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Death To The NCAA

FSU Wants Out Of The ACC By Any Means Necessary

Jordan Travis of Florida State celebrates a touchdown against Florida at Doak Campbell Stadium in Tallahassee in 2022.
James Gilbert/Getty Images

The immediate question on most people's minds after Florida State president Richard McCullough announced on Wednesday that the school would "very seriously" consider leaving the ACC if there was no drastic change to its revenue distribution model was whether he and the school were bluffing. It's not like Florida State hasn't made it's desire to leave the conference known, and given that McCullough was speaking to his own board of trustees it seemed reasonable to assume he was talking as straight as anyone involved in big-time college sports ever does. But also, in a more basic sense, he was clearly just talking; Florida State is locked into a media rights contract that extends to 2036, and the ACC has already made it clear it would cost the school about $120 million to even begin to try to free itself from it.

So maybe it was both: FSU sure seems to be stuck, and yet they still feel like they can benefit from this kind of a bluff. And to show they mean business, the school is in talks with JP Morgan about getting private equity to pay their ACC exit fee. It's a move that would turn FSU's athletics into a private industry and likely speed up the arms race to professionalize and privatize college sports, and it feels worrying as such even if it, too, is just a feint.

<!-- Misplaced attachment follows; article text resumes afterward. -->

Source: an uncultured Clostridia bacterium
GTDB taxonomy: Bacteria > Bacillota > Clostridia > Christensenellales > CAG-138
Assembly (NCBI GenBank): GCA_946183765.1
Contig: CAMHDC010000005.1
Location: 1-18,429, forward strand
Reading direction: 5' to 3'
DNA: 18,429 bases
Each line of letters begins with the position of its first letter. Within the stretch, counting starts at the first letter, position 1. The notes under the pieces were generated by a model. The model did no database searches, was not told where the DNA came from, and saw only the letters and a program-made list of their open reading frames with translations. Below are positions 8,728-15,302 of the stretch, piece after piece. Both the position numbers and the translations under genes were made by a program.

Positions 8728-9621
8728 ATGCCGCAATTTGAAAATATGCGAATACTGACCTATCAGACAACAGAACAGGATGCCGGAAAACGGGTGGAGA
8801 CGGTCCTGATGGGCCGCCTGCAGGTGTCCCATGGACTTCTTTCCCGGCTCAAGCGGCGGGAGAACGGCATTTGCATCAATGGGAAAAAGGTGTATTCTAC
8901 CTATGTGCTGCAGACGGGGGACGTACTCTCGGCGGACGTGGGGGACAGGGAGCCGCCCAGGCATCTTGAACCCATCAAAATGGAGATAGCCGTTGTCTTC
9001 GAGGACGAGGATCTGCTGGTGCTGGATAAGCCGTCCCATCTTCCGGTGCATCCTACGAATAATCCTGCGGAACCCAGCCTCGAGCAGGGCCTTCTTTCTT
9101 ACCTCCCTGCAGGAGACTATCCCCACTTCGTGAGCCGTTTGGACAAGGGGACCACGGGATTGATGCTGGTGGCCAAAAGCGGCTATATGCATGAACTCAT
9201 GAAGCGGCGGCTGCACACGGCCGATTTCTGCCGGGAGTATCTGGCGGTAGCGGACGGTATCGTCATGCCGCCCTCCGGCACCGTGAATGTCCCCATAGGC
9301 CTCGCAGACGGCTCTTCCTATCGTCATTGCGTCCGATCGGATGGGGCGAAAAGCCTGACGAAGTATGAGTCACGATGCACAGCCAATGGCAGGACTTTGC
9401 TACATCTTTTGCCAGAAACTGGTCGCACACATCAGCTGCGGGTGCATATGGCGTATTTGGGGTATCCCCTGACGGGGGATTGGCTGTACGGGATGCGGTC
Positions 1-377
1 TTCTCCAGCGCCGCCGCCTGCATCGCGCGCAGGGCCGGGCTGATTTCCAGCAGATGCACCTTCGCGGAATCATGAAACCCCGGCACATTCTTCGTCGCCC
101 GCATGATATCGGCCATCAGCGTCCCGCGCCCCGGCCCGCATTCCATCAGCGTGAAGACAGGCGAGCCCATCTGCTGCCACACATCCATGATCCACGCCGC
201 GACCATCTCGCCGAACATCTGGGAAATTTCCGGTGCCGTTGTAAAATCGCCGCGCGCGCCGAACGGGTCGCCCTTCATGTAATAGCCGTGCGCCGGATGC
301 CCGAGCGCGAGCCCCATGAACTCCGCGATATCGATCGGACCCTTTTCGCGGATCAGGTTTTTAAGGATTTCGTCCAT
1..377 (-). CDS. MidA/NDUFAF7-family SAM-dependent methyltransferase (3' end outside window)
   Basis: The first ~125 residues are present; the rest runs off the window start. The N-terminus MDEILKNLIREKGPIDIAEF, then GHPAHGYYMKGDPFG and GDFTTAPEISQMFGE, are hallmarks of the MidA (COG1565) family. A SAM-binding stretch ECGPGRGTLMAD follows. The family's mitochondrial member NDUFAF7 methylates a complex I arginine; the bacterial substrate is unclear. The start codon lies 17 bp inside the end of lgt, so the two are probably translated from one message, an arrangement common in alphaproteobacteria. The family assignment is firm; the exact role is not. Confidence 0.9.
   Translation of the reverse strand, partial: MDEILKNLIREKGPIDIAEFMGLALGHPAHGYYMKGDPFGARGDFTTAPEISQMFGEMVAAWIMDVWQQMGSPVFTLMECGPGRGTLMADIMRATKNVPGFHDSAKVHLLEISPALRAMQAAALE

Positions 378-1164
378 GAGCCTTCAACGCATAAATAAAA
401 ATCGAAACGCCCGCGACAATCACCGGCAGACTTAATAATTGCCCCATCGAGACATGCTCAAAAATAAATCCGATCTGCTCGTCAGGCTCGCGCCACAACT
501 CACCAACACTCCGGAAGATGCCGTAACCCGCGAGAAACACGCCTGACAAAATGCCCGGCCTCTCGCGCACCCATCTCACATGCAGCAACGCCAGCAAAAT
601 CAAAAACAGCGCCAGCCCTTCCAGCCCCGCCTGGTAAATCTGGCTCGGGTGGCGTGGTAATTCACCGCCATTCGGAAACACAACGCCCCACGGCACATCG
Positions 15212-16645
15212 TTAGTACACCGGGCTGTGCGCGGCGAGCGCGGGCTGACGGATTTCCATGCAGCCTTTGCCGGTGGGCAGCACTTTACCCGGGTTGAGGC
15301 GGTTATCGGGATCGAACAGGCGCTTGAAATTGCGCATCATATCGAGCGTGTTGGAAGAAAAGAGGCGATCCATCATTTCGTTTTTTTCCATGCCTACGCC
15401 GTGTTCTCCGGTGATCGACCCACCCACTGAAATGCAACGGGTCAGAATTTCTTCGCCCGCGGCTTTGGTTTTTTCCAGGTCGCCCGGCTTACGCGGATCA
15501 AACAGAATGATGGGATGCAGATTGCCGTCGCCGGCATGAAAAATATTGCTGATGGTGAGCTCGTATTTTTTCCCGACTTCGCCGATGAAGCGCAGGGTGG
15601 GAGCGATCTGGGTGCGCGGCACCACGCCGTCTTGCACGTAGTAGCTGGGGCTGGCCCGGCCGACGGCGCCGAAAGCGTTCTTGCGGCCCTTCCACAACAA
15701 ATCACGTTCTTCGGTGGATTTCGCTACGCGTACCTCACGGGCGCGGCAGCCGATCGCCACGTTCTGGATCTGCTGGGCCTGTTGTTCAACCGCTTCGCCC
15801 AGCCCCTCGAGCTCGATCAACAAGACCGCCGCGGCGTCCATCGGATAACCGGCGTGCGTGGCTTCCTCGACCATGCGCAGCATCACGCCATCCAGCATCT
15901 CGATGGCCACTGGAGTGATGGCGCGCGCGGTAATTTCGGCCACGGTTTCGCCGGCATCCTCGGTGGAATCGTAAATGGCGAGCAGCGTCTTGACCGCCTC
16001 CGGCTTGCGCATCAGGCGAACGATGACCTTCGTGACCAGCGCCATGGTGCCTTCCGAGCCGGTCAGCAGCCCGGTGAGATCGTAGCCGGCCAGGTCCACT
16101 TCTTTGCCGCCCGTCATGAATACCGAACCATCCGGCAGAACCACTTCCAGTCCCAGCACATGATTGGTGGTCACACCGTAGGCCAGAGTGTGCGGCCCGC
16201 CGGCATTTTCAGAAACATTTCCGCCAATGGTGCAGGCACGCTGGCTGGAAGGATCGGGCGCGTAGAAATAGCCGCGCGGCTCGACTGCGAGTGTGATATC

This is where I must inform you that I am an alum and fan of Florida State, at least when they're not doing things that piss me off. I grew up in Tallahassee and have known FSU my whole life it feels like, so yes I am biased. With that said, I can still tell you this much: FSU has always seen itself as bigger and better than the ACC. FSU has also always had anxiety about whether it gets the respect it feels entitled to. A third true thing I can tell you is that FSU wants a lot more money than their boosters are capable of amassing, which is part but not all of why they feel shortchanged by being in a "lesser" conference.

They're not totally wrong on that last part. FSU football has the history and the national titles that an elite program should have. Although they'd spent half a decade as a middling program until a strong showing last year, fans could (and will) argue that it was just a small gap in an otherwise strong run. They've won a national title within the last 10 years, and they were in the inaugural College Football playoff game (let's not revisit what actually happened in that game). The point is, FSU has been one of the premier programs in the ACC, and they along with Clemson are a priority for the conference as a result. But thanks to that media rights deal that the school just signed, it doesn't have much leg to stand on when it comes to renegotiating a deal that better reflects its worth as people like McCullough understand it. For as highly as FSU football thinks of itself, it is an industry where money talks—and while certain schools like Alabama or even rival Florida can lean on their big money boosters to get them out of most of their binds, the inability to do the same is really what keeps FSU from the lofty perch it wants to place itself in.